There also is no "THEY", the ban is implemented by an automatism.
It seems that Ubuntu Community wants a quality research on the question before asking it.
No, you are still making false assumptions and are overgeneralizing. AskUbuntu is a site of the StackExchange network (SE), meaning some Ubuntu users are active around here, but also other users from the network and even unregistered anonymous users.
- You're not being harassed, especially not for grammatical mistakes, that's not a functional model of SE. If you experience harassment, report it.
- You're not supposed to do research for asking a question, but spend a reasonable amount of time and effort to compose a question that might solve a reproducible issue that someone else can solve.
- Questions and answers can be improved(, edited, rated, linked…). A question is not a filed/dead interaction/ticket hidden in your helpdesk's ticket system.
- Resources (people with enough knowledge who can actually answer your question and explain why instead of just pasting canned solutions with trial and error) are limited, therefore try to be as efficient as possible. It will benefit you too.
Thanks ,You provided me a lot of information like ban is implemented by an automatism,but does adding that I am a newbie lets anyone to answer in detail and simple but not technical words. Nov 22, 2015 at 9:25
I think part of the problems you have are well... cause you don't quite get how stack exchange works. Have a look at the tour and the [help] pages.
While its a bit daunting, how to ask questions the smart way is a great resource on asking better questions and actually learning and researching more productively.
In essence, a good question is a hard or at least interesting question. It should also reflect your own research efforts.
Amusingly, I'm a low rep user on AU, and cannot see deleted posts. Of the ones I see here...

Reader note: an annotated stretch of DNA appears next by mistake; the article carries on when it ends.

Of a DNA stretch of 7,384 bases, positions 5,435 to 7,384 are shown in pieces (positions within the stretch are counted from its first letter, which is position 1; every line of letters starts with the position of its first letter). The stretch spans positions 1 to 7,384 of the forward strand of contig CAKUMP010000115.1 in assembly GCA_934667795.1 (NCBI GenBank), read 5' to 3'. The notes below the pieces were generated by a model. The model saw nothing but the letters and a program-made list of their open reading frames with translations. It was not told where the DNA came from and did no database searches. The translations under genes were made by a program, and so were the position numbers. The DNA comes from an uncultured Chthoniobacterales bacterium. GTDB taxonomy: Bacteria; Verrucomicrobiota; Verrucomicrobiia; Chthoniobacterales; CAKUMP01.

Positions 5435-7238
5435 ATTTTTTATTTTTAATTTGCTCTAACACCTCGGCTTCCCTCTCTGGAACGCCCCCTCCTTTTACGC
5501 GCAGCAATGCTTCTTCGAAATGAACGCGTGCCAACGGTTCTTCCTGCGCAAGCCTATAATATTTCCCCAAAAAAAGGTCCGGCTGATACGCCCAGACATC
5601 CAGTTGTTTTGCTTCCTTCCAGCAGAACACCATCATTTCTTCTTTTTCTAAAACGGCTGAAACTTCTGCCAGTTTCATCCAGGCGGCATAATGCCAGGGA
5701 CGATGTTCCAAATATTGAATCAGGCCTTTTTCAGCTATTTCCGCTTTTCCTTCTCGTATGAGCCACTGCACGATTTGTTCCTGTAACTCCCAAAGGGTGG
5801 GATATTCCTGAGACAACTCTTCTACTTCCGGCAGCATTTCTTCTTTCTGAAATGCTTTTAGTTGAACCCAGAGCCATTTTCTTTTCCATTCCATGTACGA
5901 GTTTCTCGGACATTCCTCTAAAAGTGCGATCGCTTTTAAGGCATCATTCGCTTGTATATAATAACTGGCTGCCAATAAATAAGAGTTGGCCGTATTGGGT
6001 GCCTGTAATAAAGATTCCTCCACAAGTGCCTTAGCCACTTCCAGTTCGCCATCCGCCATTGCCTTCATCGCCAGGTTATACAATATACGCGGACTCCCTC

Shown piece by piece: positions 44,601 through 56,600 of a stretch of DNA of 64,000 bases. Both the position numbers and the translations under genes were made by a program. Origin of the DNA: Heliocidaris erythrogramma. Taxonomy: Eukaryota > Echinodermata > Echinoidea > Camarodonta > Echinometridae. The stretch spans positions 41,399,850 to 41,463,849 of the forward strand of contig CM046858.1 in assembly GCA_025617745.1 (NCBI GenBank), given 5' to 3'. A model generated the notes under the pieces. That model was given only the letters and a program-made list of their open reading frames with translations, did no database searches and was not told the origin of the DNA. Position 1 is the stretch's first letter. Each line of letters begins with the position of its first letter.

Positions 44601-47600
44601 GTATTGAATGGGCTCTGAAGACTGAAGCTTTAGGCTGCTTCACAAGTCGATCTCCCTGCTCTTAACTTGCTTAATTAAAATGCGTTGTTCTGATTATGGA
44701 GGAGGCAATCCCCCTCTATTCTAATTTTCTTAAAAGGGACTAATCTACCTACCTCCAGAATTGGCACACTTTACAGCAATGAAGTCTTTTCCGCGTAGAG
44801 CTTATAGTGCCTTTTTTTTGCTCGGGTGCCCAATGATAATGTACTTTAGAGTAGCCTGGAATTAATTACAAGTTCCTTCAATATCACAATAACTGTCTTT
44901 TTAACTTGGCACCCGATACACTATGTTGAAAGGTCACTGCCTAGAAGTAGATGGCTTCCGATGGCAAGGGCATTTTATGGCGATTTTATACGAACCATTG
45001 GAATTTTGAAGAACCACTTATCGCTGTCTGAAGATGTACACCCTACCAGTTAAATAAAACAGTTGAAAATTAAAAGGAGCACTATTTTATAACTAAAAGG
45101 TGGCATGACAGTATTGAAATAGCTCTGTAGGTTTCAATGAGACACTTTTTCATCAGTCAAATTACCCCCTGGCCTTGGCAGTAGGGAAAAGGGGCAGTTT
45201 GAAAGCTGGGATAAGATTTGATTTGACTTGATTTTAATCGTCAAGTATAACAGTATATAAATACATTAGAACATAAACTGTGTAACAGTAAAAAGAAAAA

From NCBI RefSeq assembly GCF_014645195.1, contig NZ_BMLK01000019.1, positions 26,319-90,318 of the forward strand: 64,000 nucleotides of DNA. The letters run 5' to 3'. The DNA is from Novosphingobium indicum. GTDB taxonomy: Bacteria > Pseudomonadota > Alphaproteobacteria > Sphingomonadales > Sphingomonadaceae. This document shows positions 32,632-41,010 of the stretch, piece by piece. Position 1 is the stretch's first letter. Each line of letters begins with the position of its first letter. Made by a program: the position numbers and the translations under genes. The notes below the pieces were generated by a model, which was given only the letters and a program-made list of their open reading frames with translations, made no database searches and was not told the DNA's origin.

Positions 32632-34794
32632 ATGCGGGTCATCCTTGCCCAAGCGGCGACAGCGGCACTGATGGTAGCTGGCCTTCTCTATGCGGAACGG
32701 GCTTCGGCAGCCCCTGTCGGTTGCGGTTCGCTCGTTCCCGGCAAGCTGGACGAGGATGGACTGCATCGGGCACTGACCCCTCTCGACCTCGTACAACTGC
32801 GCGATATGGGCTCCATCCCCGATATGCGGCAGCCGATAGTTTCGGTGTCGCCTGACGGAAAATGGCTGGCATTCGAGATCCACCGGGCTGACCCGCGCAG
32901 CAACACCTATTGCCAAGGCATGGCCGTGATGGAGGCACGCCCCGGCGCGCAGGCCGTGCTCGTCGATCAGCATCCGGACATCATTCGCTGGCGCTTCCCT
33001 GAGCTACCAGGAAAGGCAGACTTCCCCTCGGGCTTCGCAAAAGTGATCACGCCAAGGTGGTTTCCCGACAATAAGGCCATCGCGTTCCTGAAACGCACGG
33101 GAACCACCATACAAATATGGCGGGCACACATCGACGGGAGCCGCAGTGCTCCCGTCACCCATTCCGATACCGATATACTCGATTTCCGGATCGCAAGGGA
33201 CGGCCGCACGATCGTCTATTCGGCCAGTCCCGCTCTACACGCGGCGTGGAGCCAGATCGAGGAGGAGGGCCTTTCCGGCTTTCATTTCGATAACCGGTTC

We don't know what the broken/held packages are. We don't know what unspeakable horrors you have inflicted on your system, or what needs to be done. While spamming error logs are bad, essential information helps others solve issues for you.
Unclear what your problem is
It froze. We can't troubleshoot that for you. It would help to wait for a crash, or see if your processor or ram is overused or something. OP's answer is a starting point but it could be anything from a blotched install to solar flares.
Don't repeat answers, and post 'me too' answers. Post substantial answers that are unique and cover the problem in the question specifically - least at first. Eventually once you're familiar enough you COULD sneak in a clever one liner.
It seems that Ubuntu Community wants a quality research on the question before asking it.And would try to do so. Oct 26, 2015 at 6:57
@Journeyman How To Ask Questions The Smart Way recommends StackOverflow/StackExchange, but the following should also be noted: meta.stackexchange.com/a/1796/237803 :) Oct 26, 2015 at 9:51
1"The irony of the thing that Eric Raymond wrote is that the type of people that ask bad questions are not going to read this giant "Treatise on how to ask questions." If I get someone to read it, its a victory, no? ;p Oct 26, 2015 at 10:29
That depends on how the knowledge is used or if at all. ;P Oct 26, 2015 at 12:08